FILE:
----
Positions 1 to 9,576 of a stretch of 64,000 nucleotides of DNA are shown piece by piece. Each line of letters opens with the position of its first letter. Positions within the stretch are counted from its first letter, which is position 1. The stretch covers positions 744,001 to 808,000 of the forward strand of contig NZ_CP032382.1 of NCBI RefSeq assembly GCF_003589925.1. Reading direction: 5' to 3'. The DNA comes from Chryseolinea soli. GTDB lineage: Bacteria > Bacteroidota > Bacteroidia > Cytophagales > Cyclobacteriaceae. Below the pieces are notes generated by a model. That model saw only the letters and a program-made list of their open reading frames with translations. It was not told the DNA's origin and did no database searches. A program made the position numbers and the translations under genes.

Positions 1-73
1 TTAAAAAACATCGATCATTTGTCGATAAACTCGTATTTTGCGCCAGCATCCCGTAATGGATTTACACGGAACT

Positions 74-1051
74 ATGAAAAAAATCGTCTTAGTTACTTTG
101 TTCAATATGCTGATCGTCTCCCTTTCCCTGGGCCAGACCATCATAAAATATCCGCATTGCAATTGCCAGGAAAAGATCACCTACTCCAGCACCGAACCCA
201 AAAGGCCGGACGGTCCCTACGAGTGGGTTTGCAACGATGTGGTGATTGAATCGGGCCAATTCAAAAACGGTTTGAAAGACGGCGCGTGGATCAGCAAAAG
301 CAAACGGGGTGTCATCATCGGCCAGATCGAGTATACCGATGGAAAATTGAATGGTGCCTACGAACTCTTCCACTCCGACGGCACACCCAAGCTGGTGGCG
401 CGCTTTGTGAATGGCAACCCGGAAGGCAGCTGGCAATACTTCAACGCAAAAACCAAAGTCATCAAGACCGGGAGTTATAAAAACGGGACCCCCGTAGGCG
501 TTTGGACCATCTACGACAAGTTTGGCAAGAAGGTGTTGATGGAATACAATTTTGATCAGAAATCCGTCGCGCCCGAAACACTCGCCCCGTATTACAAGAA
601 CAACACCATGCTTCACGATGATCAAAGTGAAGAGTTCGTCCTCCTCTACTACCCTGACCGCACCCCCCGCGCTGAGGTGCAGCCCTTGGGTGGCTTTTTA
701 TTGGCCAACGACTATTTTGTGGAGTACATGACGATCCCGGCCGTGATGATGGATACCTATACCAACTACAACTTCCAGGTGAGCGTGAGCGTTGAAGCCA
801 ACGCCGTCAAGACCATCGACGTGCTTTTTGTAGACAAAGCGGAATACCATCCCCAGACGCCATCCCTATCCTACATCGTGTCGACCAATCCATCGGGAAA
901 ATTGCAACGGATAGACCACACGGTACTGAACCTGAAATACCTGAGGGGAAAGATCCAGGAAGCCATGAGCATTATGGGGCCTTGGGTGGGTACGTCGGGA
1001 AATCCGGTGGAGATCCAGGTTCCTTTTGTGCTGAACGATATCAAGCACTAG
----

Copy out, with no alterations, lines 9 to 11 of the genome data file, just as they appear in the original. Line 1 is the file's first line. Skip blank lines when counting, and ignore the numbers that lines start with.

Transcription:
401 CGCTTTGTGAATGGCAACCCGGAAGGCAGCTGGCAATACTTCAACGCAAAAACCAAAGTCATCAAGACCGGGAGTTATAAAAACGGGACCCCCGTAGGCG
501 TTTGGACCATCTACGACAAGTTTGGCAAGAAGGTGTTGATGGAATACAATTTTGATCAGAAATCCGTCGCGCCCGAAACACTCGCCCCGTATTACAAGAA
601 CAACACCATGCTTCACGATGATCAAAGTGAAGAGTTCGTCCTCCTCTACTACCCTGACCGCACCCCCCGCGCTGAGGTGCAGCCCTTGGGTGGCTTTTTA